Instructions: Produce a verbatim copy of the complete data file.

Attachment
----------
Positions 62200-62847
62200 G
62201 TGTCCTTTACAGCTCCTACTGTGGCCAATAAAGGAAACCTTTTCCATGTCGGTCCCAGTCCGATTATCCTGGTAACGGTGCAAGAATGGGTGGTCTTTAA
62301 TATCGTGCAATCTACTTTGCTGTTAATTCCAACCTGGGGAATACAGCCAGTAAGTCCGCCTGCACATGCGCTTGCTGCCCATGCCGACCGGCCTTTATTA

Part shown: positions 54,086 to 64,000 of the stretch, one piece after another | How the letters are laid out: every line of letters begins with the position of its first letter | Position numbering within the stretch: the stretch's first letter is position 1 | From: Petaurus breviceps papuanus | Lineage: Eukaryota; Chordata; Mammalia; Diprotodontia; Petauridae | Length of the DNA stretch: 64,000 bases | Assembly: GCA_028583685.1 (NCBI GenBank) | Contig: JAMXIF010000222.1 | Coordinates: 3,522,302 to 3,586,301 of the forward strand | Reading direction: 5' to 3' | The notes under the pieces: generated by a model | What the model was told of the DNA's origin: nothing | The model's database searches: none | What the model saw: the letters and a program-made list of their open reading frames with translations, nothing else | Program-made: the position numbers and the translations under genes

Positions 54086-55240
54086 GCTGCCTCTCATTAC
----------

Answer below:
Positions 62200-62847
62200 G
62201 TGTCCTTTACAGCTCCTACTGTGGCCAATAAAGGAAACCTTTTCCATGTCGGTCCCAGTCCGATTATCCTGGTAACGGTGCAAGAATGGGTGGTCTTTAA
62301 TATCGTGCAATCTACTTTGCTGTTAATTCCAACCTGGGGAATACAGCCAGTAAGTCCGCCTGCACATGCGCTTGCTGCCCATGCCGACCGGCCTTTATTA

Part shown: positions 54,086 to 64,000 of the stretch, one piece after another | How the letters are laid out: every line of letters begins with the position of its first letter | Position numbering within the stretch: the stretch's first letter is position 1 | From: Petaurus breviceps papuanus | Lineage: Eukaryota; Chordata; Mammalia; Diprotodontia; Petauridae | Length of the DNA stretch: 64,000 bases | Assembly: GCA_028583685.1 (NCBI GenBank) | Contig: JAMXIF010000222.1 | Coordinates: 3,522,302 to 3,586,301 of the forward strand | Reading direction: 5' to 3' | The notes under the pieces: generated by a model | What the model was told of the DNA's origin: nothing | The model's database searches: none | What the model saw: the letters and a program-made list of their open reading frames with translations, nothing else | Program-made: the position numbers and the translations under genes

Positions 54086-55240
54086 GCTGCCTCTCATTAC